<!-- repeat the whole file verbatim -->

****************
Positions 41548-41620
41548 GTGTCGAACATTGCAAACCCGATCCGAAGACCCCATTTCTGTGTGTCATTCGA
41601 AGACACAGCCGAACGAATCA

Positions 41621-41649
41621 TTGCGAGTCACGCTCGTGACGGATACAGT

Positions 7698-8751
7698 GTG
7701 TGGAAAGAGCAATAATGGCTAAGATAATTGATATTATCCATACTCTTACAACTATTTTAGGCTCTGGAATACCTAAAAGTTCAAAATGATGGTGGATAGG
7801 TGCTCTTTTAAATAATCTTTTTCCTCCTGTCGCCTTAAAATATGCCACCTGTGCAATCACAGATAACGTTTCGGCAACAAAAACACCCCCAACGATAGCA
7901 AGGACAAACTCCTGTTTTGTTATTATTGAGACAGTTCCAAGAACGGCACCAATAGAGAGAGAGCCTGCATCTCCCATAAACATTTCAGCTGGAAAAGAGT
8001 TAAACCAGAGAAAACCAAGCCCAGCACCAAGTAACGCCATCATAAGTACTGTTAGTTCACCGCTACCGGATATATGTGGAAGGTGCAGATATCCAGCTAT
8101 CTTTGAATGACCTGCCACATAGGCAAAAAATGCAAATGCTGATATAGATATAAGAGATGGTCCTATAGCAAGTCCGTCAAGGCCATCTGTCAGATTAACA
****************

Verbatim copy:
Positions 41548-41620
41548 GTGTCGAACATTGCAAACCCGATCCGAAGACCCCATTTCTGTGTGTCATTCGA
41601 AGACACAGCCGAACGAATCA

Positions 41621-41649
41621 TTGCGAGTCACGCTCGTGACGGATACAGT

Positions 7698-8751
7698 GTG
7701 TGGAAAGAGCAATAATGGCTAAGATAATTGATATTATCCATACTCTTACAACTATTTTAGGCTCTGGAATACCTAAAAGTTCAAAATGATGGTGGATAGG
7801 TGCTCTTTTAAATAATCTTTTTCCTCCTGTCGCCTTAAAATATGCCACCTGTGCAATCACAGATAACGTTTCGGCAACAAAAACACCCCCAACGATAGCA
7901 AGGACAAACTCCTGTTTTGTTATTATTGAGACAGTTCCAAGAACGGCACCAATAGAGAGAGAGCCTGCATCTCCCATAAACATTTCAGCTGGAAAAGAGT
8001 TAAACCAGAGAAAACCAAGCCCAGCACCAAGTAACGCCATCATAAGTACTGTTAGTTCACCGCTACCGGATATATGTGGAAGGTGCAGATATCCAGCTAT
8101 CTTTGAATGACCTGCCACATAGGCAAAAAATGCAAATGCTGATATAGATATAAGAGATGGTCCTATAGCAAGTCCGTCAAGGCCATCTGTCAGATTAACA